Learning at University

The following resources are designed to help you assess and develop your students’ learning at university skills.

All our resources are available for free educational use under a Creative Commons licence. You are welcome to link to them, use them and adapt them if necessary for your students, but please acknowledge LearnHigher as authors.

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Reading in print and in digital: Strategies and choices

This material introduces students to basic strategies for reading in digital and print formats. It encourages them to consider the advantages and challenges of each one, and the different learning contexts for which they may be most appropriate.

There are 6 strategies:
• Copy and paste function
• Digital annotation tools
• Split screen and working with multiple documents
• Support reading with online tools
• Using a mixture of mediums
• Word search function

Each document is designed as a flip-card of a strategy. One side outlines what the strategy is, and then poses questions for the student/s to think about. The second side outlines the advantages and challenges in relation to shallow and deep learning. We hope this will encourage students to reflect upon the choices they make when reading, and make purposeful and informed choices.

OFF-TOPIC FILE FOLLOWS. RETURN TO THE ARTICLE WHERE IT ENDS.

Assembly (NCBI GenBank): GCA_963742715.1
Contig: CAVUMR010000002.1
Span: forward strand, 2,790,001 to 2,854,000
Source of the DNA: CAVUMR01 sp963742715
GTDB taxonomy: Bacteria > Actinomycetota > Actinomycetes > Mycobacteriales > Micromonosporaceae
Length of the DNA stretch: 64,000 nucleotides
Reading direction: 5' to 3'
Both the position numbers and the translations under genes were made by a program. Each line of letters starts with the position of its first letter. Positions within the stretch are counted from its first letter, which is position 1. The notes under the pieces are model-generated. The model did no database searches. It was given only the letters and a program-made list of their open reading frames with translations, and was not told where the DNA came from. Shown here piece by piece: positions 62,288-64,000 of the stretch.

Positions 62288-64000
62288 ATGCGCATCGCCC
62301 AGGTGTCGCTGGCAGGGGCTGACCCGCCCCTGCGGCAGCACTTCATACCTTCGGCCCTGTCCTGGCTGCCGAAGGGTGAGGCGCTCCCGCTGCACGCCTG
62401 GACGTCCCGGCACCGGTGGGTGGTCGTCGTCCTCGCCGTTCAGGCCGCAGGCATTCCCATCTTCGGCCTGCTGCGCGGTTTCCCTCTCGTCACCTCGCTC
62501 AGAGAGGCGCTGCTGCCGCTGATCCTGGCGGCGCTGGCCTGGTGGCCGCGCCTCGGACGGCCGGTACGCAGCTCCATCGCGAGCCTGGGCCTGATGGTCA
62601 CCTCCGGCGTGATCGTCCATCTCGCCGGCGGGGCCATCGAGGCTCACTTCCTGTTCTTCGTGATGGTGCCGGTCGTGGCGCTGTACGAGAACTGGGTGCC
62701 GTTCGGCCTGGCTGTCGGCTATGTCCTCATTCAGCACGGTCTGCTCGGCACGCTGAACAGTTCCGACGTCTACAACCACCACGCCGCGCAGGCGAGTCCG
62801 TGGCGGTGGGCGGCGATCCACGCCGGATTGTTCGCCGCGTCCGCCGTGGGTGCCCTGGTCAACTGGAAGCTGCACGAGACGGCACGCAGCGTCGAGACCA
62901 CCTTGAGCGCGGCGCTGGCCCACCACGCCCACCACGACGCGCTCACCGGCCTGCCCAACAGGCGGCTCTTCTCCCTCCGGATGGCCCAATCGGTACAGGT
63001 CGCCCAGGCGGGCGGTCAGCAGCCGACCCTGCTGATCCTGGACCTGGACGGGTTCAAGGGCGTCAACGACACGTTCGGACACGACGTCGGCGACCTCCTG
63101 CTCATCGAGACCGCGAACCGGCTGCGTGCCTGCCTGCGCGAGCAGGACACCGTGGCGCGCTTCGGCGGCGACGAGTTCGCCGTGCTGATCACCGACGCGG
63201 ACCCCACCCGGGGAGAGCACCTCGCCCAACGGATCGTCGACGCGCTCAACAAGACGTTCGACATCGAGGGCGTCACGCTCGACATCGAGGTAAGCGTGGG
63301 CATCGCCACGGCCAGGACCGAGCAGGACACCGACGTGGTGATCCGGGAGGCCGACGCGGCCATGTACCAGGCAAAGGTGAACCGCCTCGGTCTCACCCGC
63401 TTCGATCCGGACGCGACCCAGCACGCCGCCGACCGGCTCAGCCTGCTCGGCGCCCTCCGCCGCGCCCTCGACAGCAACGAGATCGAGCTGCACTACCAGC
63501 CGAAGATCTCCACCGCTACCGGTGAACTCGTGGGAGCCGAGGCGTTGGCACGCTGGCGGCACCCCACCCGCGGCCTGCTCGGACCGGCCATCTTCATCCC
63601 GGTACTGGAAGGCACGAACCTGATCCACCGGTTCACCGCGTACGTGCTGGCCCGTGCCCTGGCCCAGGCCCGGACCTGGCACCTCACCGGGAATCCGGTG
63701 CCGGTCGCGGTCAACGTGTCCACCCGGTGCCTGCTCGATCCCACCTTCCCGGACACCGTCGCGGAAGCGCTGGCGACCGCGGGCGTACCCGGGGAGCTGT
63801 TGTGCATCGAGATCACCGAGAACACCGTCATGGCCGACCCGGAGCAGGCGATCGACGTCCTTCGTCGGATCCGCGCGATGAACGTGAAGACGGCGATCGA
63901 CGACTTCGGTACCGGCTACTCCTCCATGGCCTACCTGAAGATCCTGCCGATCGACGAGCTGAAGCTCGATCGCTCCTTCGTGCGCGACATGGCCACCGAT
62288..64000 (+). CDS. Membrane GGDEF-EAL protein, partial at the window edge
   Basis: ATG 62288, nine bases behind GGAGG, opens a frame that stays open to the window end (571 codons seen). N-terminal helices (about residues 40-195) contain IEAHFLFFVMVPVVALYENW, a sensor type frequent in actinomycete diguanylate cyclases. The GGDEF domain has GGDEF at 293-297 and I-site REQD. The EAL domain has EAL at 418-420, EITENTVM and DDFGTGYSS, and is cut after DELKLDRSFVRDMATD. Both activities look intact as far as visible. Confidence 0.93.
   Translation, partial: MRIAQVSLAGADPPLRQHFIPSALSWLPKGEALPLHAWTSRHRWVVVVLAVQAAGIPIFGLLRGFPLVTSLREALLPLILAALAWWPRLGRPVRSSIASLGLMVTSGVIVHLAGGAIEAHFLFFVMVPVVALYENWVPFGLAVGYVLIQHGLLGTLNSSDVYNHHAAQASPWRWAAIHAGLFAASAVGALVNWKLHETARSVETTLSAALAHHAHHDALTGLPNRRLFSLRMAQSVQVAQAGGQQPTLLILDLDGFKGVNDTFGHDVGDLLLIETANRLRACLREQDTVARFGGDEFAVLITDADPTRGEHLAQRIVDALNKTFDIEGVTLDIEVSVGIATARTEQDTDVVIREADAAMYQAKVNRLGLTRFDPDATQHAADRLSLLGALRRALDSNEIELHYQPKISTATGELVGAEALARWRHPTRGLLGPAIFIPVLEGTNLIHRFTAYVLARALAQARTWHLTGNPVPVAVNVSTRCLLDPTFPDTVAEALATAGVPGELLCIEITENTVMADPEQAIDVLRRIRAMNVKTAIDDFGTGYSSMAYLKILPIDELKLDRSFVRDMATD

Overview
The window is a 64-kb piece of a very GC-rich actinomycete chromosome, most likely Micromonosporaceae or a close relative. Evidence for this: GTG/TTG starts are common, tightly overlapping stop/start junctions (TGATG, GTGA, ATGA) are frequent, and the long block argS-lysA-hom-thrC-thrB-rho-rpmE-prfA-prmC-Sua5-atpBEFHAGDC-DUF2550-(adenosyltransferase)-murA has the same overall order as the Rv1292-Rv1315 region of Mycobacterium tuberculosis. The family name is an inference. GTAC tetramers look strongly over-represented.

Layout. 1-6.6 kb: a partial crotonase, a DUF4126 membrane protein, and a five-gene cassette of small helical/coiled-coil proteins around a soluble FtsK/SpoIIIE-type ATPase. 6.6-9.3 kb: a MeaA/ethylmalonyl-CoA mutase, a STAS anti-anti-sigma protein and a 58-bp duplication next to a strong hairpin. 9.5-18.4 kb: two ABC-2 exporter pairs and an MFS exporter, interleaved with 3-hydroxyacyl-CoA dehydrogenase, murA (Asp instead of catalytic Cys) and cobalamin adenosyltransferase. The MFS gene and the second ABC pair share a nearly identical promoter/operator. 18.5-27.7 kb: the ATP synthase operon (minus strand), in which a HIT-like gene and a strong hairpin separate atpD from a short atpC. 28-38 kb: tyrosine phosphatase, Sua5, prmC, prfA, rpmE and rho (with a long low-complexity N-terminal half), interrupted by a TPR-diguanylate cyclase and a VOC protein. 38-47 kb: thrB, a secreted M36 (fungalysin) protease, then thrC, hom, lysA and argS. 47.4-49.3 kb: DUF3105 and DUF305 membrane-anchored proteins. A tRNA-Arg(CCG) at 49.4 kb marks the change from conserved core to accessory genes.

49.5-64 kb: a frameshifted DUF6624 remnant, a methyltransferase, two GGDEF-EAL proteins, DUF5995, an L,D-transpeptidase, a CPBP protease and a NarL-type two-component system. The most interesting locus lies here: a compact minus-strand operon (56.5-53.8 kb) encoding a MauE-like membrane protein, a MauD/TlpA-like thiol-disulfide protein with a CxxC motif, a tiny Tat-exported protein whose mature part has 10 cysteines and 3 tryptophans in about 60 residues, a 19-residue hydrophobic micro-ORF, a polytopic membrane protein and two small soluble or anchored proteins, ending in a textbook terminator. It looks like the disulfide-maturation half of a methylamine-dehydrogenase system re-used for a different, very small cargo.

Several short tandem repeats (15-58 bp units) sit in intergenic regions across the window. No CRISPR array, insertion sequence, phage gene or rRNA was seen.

Following this, there are 2 scenarios provided as a separate document. Students are asked to select from 3 given responses to the scenario and then reflect upon the advantages and limitations of the response/s. This should allow students to situate the strategies within a real-world scenario.

These materials could be used within a number of learning settings, including a workshop or a one-to-one appointment.

These resources were developed from an ALDinHE funded research project into how students read for their studies, focusing on digital and print mediums. The selection of strategies and guidance given is based upon focus groups conducted with students at Lancaster University.

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Creative Learning Activity Cards

Creative Learning Activity Cards are an interactive teaching and learning resource for students of creative subjects at Foundation, BA or MA level to help scaffold student academic skills. This evidence-based resource consists of 50 activity cards divided into five sections of ten cards on: • Planning• Research• Thinking• Writing• Wild Card (includes tips for overcoming writer’s block, anxiety and procrastination, and building motivation) The cards can be used as materials in both online and face-to-face facilitated seminars or workshops, as the basis for teaching in lectures or as an independent study resource for students.To print you can use PowerPoint option of choosing number of slides per page, e.g. 4 slides per A4 and cut them out. You could also choose single page and print the desired ones to full A4 so they can be used as A4 handouts. Another option could be using photo paper, e.g. 10x15cm and print them individually (select 'fill whole page' option via printer setting).

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Types of media: Worksheet, Slides, PowerPoint File, Interactive Learning Object

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‘Cards Against’ Feedback